“The ANA report came as such a shock to the US industry because, while they were aware that such practices took place around the world, they were sure it wasn’t happening on American soil,” says Manning. “The report disproved that.”
Marketers perceive transparency levels in Asia-Pacific as even lower, with each market holding unique barriers to transparency (see box on page 18). Of the major markets, China is probably the worst, says Greg Paull, principal of R3. “There’s so much pressure on media vendors to show business growth, and so much pressure on agencies from procurement,” he says.
specificities and be meticulous in ensuring these are delivered against."
What lurks beneath
A popular argument agencies deploy against the need for full transparency is value. If a client is getting effective media placement for less money, do they really need to know how that’s accomplished?
But how does a client determine ‘effectiveness’ and the value of ‘less money spent’ without transparency? Quite often, Manning says, clients are offered an ‘opt-in’ contract where the client opts-in on a non-disclosed model with the agency in exchange for a better deal. But the client has no way now of knowing the actual cost of media the agency is purchasing on its behalf, the rebates the media agency may be gaining and the subsequent bias it may have in the deployment of client funds, he explains.
A simplified example provided in a presentation by Ebiquity shows that in the non-disclosed model, the media supplier could potentially negotiate a deal with the agency’s trading desk that sells its media at, say, US$50. The trading desk then sells it on to the agency at a marked-up rate of $95. In a show of ‘generosity’, the agency waives its commission for the client and passes on the rate of $95 to the client.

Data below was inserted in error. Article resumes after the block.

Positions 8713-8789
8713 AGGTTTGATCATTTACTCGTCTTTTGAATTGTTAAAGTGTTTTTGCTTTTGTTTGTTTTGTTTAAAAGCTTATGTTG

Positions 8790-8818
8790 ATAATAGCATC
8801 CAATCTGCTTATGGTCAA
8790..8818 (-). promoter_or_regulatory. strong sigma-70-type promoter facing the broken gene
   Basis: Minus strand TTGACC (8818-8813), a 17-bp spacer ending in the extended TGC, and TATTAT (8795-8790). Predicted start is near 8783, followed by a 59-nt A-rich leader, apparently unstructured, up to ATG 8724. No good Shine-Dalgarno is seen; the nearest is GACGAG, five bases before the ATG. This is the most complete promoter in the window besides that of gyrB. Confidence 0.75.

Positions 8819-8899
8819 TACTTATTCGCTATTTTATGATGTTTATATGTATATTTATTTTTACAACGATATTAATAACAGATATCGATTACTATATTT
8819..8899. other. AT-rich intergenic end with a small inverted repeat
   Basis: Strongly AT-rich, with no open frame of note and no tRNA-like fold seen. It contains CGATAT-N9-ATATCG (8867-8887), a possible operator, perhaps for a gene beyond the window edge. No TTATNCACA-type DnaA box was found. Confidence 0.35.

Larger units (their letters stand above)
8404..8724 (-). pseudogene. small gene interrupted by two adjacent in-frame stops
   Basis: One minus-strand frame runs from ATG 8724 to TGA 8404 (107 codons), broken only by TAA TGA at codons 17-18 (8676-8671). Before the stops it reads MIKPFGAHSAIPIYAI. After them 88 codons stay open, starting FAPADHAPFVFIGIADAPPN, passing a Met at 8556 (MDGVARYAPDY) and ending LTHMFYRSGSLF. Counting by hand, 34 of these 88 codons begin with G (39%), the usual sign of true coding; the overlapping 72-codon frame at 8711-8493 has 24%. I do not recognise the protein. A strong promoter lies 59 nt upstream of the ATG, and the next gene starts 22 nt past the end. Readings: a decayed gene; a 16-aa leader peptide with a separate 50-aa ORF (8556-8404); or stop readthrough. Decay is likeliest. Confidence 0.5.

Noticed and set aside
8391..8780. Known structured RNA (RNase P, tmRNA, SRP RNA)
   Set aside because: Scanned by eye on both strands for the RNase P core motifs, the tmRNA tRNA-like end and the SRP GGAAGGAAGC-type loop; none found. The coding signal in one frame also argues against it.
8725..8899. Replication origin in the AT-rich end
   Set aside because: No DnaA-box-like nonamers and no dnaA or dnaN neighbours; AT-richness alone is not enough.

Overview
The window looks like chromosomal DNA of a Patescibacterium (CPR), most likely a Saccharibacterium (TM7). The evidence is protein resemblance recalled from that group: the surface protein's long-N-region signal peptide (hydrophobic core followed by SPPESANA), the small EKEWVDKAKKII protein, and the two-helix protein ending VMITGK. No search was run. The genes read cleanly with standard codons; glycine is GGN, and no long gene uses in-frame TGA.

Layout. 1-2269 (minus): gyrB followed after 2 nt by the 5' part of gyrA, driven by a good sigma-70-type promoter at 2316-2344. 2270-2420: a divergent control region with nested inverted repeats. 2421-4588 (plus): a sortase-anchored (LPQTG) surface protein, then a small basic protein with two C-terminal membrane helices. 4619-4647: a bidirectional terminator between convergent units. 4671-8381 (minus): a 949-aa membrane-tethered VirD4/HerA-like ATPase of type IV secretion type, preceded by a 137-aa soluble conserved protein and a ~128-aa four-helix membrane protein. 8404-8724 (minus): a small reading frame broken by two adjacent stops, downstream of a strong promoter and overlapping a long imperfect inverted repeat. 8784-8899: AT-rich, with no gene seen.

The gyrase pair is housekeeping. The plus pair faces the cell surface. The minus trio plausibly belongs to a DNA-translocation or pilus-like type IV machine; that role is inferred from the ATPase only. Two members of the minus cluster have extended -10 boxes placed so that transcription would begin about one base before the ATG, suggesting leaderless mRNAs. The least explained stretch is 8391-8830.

If the client opts for the fully disclosed model, however, then there no special rate is provided between the media supplier and the trading desk. The trading desk passes on the media at a rate of $100 plus its commission to the agency, which then passes it on to the client at a rate of $100 plus its commission as well as the trading desk’s commission to the client.
On the surface, it would appear the client gets the better deal with the non-disclosed model, but in reality, with the agency managing both ends, it’s truly hard for the client to determine actual value.
“Within the programmatic space there are challenges where the agency is acting as the owner and are not making transparent what price they’re purchasing media at and what price they’re selling things on for,” says Patten. “We believe clients have to understand at what price media was purchased, and what savings and rebates are being passed, or not passed, on.”
Another argument against full-transparency questions the client’s rights. As one regional media agency head, who asked not to be named, put it: “When I buy a bottle of shampoo at the supermarket, I don’t ask how much each ingredient costs, the number of hours it took to formulate it, the cost of the bottle, marketing and distribution, and even if I asked the company wouldn’t disclose it to me. Why then does the client get to do this to my business?”